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Book Reviews |

The Advance of Orthopedic Surgery

Am J Dis Child. 1925;29(3):431. doi:10.1001/archpedi.1925.04120270132012.
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Among the advances made which he discusses are:

1. The simplification of many orthopedic problems by the use of radiology, enabling us to recognize features of deformities and diseases which previously had been unfamiliar.

2. The more exact knowledge of the course anatomy of large nerve trunks, contributing to the advance of nerve surgery.

3. The close pursuit of morbid anatomy and histology, teaching us the nature of the muscle and nerve changes in such conditions as Volkmann's ischemic paralysis, congenital torticollis and various bone growths.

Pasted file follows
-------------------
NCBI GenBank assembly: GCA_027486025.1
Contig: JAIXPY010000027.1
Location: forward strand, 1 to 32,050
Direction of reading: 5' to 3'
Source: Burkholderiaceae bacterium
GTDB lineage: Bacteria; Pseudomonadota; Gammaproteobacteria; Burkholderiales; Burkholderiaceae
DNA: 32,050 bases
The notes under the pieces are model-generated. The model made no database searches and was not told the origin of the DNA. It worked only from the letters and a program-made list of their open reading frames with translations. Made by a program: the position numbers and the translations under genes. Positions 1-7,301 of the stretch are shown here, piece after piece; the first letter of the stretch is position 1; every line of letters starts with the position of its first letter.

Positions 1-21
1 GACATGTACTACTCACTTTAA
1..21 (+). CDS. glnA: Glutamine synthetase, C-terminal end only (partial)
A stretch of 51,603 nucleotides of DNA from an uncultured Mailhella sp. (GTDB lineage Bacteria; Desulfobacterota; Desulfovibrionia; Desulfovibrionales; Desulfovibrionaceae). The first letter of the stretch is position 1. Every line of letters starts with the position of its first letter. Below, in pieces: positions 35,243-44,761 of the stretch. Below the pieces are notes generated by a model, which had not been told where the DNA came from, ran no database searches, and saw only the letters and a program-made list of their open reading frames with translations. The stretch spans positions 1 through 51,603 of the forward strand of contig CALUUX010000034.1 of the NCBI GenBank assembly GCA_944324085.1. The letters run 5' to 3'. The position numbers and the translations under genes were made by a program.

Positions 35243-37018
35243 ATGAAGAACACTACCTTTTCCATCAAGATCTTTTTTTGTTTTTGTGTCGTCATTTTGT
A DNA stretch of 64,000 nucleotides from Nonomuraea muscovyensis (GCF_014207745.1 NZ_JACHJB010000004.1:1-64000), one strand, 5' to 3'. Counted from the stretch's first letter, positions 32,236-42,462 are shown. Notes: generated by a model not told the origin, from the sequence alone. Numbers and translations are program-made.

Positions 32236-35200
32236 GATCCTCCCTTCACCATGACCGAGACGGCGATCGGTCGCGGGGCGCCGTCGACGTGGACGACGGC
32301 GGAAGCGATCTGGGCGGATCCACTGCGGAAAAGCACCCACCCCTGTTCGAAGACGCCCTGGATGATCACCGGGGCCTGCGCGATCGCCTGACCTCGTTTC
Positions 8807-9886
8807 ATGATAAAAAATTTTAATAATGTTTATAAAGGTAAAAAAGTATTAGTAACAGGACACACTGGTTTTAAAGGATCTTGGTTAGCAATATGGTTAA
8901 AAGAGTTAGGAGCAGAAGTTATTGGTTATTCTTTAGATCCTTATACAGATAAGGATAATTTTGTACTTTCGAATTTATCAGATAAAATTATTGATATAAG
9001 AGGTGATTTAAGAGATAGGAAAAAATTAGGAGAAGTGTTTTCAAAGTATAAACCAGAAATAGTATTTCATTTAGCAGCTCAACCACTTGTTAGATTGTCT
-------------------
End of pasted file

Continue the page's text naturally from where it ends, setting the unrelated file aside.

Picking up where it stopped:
4. Bacteriology has thrown light on the problem of anterior poliomyelitis, establishing its contagious nature.

5. By the careful study of normal and abnormal postures, the effect of continued mal-position on the functions of the internal organs has been learned.

6. The nation-wide awakening to the responsibility for the welfare of cripples.

7. The values of recreative and reconstructive surgery and physical (?) treatment of


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